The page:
ROME — The former chief of the Vatican’s doctrinal office said Thursday that Amazonian ‘idols’ depicting a naked pregnant woman should never have been placed in a Catholic church.
The ambiguous wooden figurines, described variously as representing fertility statues, the Incan goddess Pachamama, Mother Earth, and “Our Lady of the Amazon,” were presented to Pope Francis at a prayer ceremony in the Vatican gardens in early October and subsequently transferred to a nearby church, Santa Maria in Traspontina.
Early Monday morning, two unidentified men removed the four statuettes from the church and proceeded to march them to the nearby Tiber River, where they were unceremoniously tossed off a bridge into the water.
An online video of the expulsion of the figurines from the church quickly went viral while the Vatican’s communications director Paolo Ruffini downplayed the incident as a “stunt.”
Speaking with host Raymond Arroyo on EWTN Catholic television Thursday, Cardinal Gerhard Müller, the former Vatican doctrinal czar, said that the crime here was not removing the idols from the church, but allowing them in the first place.
“The great mistake was to bring the idols into the church, not to put them out. Because according to the law of God himself, his first commandment, idolatry is a grave sin. And not to mix them with the Christian liturgy,” Cardinal Müller said.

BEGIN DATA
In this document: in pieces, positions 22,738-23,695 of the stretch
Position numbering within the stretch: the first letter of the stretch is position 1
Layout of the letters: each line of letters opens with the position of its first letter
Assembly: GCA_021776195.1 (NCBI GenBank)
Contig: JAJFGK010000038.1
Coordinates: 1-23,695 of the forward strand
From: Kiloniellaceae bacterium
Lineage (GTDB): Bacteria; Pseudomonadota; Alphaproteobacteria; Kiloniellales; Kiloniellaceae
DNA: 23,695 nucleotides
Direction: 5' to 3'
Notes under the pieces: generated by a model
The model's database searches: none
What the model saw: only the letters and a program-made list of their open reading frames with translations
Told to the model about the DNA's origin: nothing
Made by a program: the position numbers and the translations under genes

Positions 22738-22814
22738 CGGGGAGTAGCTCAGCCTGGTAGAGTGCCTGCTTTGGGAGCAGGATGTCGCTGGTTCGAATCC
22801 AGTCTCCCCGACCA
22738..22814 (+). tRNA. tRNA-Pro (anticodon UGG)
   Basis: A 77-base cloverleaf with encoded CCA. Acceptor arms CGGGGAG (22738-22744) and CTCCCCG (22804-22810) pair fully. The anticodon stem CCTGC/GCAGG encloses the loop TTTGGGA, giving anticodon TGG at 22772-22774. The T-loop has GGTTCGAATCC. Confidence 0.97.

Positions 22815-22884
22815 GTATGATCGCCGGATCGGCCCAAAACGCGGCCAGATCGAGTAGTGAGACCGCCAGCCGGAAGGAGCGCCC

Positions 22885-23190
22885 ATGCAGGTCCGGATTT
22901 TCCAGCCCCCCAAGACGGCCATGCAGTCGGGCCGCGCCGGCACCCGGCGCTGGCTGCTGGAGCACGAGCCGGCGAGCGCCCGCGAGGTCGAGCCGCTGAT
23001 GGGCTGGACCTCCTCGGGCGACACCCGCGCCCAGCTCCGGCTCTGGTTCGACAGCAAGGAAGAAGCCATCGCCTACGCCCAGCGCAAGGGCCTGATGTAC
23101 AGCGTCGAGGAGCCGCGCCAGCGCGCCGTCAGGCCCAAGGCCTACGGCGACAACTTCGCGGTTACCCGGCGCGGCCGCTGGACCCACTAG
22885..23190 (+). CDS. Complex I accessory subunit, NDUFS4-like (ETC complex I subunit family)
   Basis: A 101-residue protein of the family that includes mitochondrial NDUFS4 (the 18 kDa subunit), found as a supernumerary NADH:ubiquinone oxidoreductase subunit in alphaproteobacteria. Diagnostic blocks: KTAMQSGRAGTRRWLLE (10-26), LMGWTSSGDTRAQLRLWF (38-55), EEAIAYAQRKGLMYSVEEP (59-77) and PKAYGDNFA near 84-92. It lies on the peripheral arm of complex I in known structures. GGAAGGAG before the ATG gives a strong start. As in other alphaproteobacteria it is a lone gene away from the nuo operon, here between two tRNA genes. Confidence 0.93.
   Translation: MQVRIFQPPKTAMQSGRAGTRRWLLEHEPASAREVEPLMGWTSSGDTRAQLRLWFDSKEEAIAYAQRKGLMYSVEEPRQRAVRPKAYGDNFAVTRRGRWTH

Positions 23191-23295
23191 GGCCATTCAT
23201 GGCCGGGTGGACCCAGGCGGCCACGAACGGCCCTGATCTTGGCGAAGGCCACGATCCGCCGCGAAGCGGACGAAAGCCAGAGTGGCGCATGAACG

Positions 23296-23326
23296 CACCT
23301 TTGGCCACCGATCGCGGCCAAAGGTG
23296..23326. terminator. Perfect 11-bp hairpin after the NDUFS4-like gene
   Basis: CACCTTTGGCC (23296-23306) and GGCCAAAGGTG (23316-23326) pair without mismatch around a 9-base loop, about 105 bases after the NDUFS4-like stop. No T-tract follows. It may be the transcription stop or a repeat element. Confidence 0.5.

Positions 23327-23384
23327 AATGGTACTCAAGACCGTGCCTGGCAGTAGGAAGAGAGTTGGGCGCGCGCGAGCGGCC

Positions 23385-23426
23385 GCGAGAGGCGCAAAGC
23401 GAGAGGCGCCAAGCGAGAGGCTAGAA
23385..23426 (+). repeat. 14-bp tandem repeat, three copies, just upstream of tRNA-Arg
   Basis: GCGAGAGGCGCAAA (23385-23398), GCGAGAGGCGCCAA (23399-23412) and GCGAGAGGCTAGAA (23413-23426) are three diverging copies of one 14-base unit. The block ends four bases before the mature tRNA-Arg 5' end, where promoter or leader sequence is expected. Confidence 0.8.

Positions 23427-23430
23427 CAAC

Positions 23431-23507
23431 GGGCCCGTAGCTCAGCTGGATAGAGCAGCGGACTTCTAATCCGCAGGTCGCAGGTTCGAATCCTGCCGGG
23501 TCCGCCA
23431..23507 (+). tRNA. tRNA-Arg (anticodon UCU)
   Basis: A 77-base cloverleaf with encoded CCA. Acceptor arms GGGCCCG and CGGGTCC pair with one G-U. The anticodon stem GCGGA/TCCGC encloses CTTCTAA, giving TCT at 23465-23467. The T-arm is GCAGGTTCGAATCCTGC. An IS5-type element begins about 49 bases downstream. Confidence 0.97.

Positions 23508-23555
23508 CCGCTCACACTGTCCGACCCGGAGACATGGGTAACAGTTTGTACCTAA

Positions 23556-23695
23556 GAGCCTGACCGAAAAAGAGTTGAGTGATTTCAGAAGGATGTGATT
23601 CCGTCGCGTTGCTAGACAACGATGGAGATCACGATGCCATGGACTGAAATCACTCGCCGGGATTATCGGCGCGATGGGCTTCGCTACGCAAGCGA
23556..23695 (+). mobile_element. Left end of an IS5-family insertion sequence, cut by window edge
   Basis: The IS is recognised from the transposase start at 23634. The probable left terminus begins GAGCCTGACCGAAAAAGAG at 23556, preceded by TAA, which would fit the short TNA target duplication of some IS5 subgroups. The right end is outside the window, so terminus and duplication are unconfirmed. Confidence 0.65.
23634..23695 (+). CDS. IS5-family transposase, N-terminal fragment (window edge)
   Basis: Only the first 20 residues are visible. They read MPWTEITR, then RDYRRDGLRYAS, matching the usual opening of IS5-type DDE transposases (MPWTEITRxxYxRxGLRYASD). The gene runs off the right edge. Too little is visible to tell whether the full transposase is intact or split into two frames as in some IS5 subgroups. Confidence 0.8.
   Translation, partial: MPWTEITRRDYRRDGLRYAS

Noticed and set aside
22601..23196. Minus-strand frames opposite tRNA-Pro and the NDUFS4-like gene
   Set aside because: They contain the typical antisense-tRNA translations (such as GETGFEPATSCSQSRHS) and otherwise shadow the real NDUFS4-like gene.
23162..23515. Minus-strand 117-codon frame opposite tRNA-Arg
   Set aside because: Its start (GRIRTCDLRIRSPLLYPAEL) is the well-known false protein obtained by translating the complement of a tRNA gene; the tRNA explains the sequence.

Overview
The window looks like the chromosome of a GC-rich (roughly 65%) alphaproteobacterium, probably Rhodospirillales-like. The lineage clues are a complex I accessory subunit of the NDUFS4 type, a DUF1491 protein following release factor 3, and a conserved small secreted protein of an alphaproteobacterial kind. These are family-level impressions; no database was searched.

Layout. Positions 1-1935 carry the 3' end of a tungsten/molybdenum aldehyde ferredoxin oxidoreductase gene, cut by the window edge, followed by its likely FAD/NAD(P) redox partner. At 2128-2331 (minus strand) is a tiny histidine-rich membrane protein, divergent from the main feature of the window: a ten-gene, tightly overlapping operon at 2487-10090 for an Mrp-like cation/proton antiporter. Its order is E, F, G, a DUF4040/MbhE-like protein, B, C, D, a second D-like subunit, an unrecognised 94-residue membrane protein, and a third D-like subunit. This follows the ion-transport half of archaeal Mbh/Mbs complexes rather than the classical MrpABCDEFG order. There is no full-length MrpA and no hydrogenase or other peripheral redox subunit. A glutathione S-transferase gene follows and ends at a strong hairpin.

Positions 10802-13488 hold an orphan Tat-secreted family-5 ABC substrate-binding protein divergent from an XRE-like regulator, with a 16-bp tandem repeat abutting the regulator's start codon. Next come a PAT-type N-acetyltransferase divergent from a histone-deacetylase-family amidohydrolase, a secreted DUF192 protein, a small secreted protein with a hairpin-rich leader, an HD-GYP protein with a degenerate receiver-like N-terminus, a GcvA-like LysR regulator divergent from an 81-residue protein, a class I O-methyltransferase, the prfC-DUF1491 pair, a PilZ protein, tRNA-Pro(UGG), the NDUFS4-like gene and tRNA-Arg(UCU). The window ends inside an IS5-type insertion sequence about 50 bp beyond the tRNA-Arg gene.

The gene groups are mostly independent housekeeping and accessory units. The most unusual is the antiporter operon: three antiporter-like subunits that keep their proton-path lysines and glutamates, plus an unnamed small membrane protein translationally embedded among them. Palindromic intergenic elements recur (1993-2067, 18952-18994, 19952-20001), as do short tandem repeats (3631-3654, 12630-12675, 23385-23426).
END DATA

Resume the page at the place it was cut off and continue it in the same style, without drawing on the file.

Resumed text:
“So putting them out can be against human law, but to bring the idols into the church was a grave sin, was a crime, against the divine law. There is a deep difference,” he added.
“And so it is worse to bring those into the church, not to take them out,” he concluded.
On Wednesday, Pope Francis told crowds gathered in Saint Peter’s Square that Christianity is a big tent that welcomes everyone, including pagans, but insists that they “reject idolatry and all its expressions” as a condition for following Christ.
The first Christians, Francis said, came to the conclusion that new Christian converts from paganism would not be obliged to follow all the prescriptions of the Mosaic law but “only to reject idolatry and all its expressions.”
The Synod of Bishops for the Amazon region, which has debated such topics as ecological conversion, indigenous spirituality, the ordination of married men to combat the priest shortage, and the ordination of women as deacons, began on October 6 and is scheduled to conclude this Sunday.
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